Bantry mental health centre to retain 15 beds after HSE withdraws appeal

The HSE has formally withdrawn their appeal and has agreed to accept a revised condition to the registration of the inpatient centre
Bantry mental health centre to retain 15 beds after HSE withdraws appeal

The case concerned the imposition of a condition by the MHC relating to the registration of the Centre for Mental Health Care and Recovery at Bantry General Hospital, and the HSE’s proceedings to appeal the MHC decision.

A Mental Health Centre in Bantry will see the number of its beds reduced from 18 to 15 instead of 11, following a court case this week.

The Mental Health Commission (MHC) appeared before the District Court in Bantry in relation to regulatory actions which it took against the Health Service Executive (HSE).

The case concerned the imposition of a condition by the MHC relating to the registration of the Centre for Mental Health Care and Recovery at Bantry General Hospital, and the HSE’s proceedings to appeal the MHC decision.

The HSE has formally withdrawn their appeal and has agreed to accept a revised condition to the registration of the inpatient centre. The MHC has revised its original condition of reducing beds from 18 to 11.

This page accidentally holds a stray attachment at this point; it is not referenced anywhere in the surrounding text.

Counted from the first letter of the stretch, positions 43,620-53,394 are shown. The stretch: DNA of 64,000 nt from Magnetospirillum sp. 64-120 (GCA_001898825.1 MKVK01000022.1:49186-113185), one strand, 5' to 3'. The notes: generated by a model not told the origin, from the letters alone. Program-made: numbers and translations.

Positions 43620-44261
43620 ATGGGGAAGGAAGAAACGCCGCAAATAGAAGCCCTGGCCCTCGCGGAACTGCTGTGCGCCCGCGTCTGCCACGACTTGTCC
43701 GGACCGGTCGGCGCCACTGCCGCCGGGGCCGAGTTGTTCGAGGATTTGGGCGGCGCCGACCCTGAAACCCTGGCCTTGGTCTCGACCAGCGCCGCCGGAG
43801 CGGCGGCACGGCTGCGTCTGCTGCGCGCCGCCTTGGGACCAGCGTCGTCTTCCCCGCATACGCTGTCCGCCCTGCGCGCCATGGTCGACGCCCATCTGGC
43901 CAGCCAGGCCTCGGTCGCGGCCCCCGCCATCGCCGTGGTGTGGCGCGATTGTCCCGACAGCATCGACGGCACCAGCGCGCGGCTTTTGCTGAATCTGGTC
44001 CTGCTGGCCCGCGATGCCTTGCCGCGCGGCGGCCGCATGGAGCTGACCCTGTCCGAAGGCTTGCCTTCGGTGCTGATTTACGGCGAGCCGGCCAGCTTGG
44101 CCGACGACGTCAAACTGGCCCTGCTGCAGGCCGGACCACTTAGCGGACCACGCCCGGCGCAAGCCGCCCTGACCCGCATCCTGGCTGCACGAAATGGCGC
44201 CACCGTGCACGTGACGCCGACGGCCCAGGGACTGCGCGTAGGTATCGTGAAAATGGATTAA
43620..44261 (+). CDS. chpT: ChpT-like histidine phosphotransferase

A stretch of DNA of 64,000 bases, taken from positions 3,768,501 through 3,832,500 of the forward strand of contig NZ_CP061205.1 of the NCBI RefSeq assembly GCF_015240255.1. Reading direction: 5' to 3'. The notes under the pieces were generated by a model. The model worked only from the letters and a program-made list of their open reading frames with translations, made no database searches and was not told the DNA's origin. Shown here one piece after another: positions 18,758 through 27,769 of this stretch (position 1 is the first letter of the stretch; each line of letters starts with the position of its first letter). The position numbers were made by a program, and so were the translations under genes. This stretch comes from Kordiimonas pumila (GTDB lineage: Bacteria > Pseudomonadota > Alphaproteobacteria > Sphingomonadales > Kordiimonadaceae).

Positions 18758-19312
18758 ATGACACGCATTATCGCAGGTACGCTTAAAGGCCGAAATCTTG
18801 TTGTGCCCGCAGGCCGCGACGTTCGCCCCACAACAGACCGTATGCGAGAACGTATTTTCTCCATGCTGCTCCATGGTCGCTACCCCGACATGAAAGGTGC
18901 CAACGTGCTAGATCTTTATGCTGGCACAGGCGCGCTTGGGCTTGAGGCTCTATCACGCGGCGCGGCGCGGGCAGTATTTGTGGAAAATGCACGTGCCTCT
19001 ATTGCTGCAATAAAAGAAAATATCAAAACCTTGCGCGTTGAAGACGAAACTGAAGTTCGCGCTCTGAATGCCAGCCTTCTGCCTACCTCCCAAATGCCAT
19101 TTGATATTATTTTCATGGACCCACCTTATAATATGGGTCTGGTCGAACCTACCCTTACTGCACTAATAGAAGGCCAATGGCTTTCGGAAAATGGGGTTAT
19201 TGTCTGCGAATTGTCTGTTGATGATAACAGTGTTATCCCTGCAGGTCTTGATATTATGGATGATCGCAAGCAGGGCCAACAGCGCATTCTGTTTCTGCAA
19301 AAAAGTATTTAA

Instead, the MHC has imposed a condition to reduce bed numbers from 18 to 15 on the basis the HSE has given undertakings to complete works to address ligature risks and make the building safer and more appropriate for residents.

“The wording of the condition has been agreed to the satisfaction of both parties,” said a spokesperson for the MHC.

The HSE has agreed to limit the number of residents at the approved centre “until such time as all proposed works to remove ligature risks and provide additional communal space have been completed so residents are safe and the building is brought in to compliance with regulatory requirements.

“The MHC notes that any failure on the part of the HSE to comply with the revised condition, would constitute a contravention of a condition of registration, which is an offence under Section 64 of the Mental Health Acts 2001- 2018,” added the spokesperson.

Chief Executive of the MHC, John Farrelly said, “we will monitor the condition attached to the centre in the interests of patients’ safety. We have revised the condition as we have received sufficient reassurances and commitments from them that will address the issues at hand.” 

 The MHC welcomed the commitments from the HSE to address their concerns and said they will “closely monitor their progress and implementation.”

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